It makes the code brittle because what should be a type identity matching rule becomes a source order matching rule.

Again: It "should"? Why "should" it? You can't just state that it should be one way, you have to actually make a case for it.

@atdiar
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@atdiar atdiar commented Apr 17, 2021

Because if you want to switch on types, you should be able to switch on types.
I put an example reusing your playground code earlier.

Namely implementing a NumStringer interface that is a subtype of Stringer.
Why should we be unable to switch exactly on the interface type?

Why should it be source order?

@Merovius
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@Merovius Merovius commented Apr 17, 2021

I put an example reusing your playground code earlier.

Yes. What you haven't done, is say what's wrong with that. Again, it works fine. Exactly as I would expect.

Why should it be source order?

see here

@Merovius
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@Merovius Merovius commented Apr 17, 2021

Why should we be unable to switch exactly on the interface type?

You can

@atdiar
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@atdiar atdiar commented Apr 17, 2021

It does not work as it should unless mistaken.
I would expect NumStringer to be returned both times if we were really "type" switching.

In one case in returns fmt.Stringer because of source order matching rule.

This is how it works today but that might be a mistake. It's potentially something that can be changed w/o breaking the compatibility promise too. Not too sure.

@atdiar
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@atdiar atdiar commented Apr 17, 2021

Why should we be unable to switch exactly on the interface type?

You can

That's still a workaround...

The only simple way is to not use type switches and then we have the ability to test exact type match as @rogpeppe wrote.

type switches are not a syntactic construct that replace one-for-one if/else statements actually.

Still, the semantics could be refined a little.

@Merovius
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@Merovius Merovius commented Apr 17, 2021

type switches are not a syntactic construct that replace one-for-one if/else statements actually.

Yes, they are (more specifically, if/else if. I wrote the second if for a reason). And maybe you wouldn't be as surprised by their semantics if you'd start viewing them that way.

@atdiar
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@atdiar atdiar commented Apr 17, 2021

You are forgetting the type switching.
It's not a mere select case equivalent. I may forget something but how do you check that a random value is of a given type (interface types included) with mere if ?

To try and rephrase, Interfaces in type switches don't behave like types and that's a problem if we need them to.

What is type equality for an interface type?
Independently, what is constraint equality?

When do we use one over the other? (function args? type switches ? Etc. )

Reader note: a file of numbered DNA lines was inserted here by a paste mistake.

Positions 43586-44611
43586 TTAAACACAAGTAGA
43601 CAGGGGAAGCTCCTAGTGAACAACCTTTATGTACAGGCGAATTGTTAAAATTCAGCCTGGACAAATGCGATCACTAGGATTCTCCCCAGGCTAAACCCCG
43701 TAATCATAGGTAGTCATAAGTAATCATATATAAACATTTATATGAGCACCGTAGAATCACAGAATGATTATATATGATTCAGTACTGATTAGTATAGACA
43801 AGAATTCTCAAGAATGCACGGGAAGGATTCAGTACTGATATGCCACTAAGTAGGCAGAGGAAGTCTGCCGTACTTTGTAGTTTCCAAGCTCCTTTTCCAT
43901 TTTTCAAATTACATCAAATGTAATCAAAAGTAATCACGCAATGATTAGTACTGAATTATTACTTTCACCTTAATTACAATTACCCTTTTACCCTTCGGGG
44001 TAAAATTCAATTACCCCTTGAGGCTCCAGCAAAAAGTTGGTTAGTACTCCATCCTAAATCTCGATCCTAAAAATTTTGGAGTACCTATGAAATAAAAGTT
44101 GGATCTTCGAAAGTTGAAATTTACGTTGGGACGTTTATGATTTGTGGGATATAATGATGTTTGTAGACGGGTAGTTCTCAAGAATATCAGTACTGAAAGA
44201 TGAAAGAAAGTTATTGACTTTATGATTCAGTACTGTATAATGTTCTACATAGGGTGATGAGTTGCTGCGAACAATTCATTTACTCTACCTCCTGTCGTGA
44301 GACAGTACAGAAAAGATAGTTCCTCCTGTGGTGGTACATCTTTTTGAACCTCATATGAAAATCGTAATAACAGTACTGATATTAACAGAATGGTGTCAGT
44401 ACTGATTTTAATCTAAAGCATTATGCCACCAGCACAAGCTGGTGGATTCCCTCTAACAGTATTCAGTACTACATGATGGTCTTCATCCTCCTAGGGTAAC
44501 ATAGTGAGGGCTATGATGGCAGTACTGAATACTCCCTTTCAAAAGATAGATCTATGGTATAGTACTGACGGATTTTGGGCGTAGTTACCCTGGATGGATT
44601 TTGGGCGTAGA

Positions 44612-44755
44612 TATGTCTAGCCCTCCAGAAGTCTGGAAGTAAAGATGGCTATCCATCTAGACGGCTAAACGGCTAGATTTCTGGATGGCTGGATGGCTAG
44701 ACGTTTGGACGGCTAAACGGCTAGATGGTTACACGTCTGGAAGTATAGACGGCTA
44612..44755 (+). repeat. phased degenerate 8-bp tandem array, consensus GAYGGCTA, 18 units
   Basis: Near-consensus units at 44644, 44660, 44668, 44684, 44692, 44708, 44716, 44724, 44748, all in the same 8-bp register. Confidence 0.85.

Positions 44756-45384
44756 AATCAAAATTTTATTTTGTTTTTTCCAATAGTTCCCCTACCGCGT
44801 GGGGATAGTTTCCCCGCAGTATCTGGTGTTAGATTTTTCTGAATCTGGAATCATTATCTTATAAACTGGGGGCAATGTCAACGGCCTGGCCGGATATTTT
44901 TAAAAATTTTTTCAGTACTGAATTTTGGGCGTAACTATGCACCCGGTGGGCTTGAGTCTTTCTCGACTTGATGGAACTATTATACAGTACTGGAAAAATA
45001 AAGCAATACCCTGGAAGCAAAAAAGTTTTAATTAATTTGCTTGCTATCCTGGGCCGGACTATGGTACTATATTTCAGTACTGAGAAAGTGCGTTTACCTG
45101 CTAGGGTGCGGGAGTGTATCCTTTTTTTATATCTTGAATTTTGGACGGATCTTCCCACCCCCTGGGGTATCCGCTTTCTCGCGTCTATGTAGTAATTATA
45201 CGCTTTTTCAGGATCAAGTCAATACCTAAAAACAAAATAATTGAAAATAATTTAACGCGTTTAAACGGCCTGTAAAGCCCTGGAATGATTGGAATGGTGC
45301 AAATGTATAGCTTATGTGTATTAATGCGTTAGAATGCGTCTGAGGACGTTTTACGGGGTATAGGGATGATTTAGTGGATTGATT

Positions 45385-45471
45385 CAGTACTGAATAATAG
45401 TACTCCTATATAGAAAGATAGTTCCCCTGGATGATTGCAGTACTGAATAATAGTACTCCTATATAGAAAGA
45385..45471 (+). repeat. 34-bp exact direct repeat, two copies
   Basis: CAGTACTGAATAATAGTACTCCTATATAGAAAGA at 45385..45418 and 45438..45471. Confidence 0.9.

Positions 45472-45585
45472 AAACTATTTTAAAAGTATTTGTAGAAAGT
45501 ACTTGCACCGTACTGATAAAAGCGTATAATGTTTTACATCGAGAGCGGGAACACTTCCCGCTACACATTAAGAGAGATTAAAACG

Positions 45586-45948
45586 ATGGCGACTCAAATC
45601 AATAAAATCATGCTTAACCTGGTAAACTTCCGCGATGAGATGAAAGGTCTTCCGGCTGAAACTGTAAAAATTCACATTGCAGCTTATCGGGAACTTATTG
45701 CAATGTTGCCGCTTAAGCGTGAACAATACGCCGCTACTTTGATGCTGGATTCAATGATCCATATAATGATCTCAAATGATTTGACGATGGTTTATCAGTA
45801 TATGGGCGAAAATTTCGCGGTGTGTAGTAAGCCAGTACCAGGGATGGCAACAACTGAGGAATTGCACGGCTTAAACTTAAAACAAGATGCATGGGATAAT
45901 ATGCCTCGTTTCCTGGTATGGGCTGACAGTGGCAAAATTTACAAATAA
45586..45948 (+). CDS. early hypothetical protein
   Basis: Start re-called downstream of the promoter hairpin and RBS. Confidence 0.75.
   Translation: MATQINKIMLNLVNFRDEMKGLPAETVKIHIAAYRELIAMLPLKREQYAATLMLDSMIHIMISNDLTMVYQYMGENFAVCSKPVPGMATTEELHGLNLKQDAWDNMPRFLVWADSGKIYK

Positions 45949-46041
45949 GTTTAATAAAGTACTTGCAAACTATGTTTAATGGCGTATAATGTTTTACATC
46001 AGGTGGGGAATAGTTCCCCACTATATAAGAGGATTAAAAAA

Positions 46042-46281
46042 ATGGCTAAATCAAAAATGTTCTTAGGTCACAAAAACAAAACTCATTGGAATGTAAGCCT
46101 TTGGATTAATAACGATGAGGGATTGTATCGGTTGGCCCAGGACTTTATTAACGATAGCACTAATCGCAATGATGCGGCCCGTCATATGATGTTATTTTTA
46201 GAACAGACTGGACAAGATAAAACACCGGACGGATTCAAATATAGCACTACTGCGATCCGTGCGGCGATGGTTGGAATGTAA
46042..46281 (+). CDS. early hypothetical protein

These are questions that I think we ought to answer better to make sure that no corner case are created.

@ohir
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@ohir ohir commented Apr 17, 2021

@atdiar

how do you check that a random value is of a given type [...] with mere if

if v, ok := x.(T); ok {; ... }

@atdiar
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@atdiar atdiar commented Apr 17, 2021

Type assertions are for interfaces only.
You can't reproduce what a type switch does with just if/else if

Well, maybe could box the value in an interface{} beforehand.

Edit: why do i even want to switch on a concrete value anyway... Bug of mine, ignore.

@Merovius
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@Merovius Merovius commented Apr 17, 2021

Type assertions are for interfaces only.

So are type switches.

You can't reproduce what a type switch does with just if/else if

Yes, you can. Perhaps you can provide an example of a type switch that can't be done using if/else if?

You are forgetting the type switching.

No.

It's not a mere select case equivalent.

select is distinct from switch (which is why it uses a different keyword) and used for blocking on several possible communication possibilities in concurrent code.

I may forget something but how do you check that a random value is of a given type (interface types included) with mere if

What @ohir said. You use a type-assertion.

To try and rephrase, Interfaces in type switches don't behave like types and that's a problem if we need them to.

They behave exactly the same as in a type-assertion - they check if the dynamic value contained in an interface value implements the interface you are asserting on.

What is type equality for an interface type?

That's defined in the spec:

A defined type is always different from any other type. Otherwise, two types are identical if their underlying type literals are structurally equivalent; that is, they have the same literal structure and corresponding components have identical types. In detail:
[…]
Two interface types are identical if they have the same set of methods with the same names and identical function types. Non-exported method names from different packages are always different. The order of the methods is irrelevant.

Independently, what is constraint equality?

This is not a concept that currently exists and I don't know of a proposal that would introduce it, so I don't know how to answer this.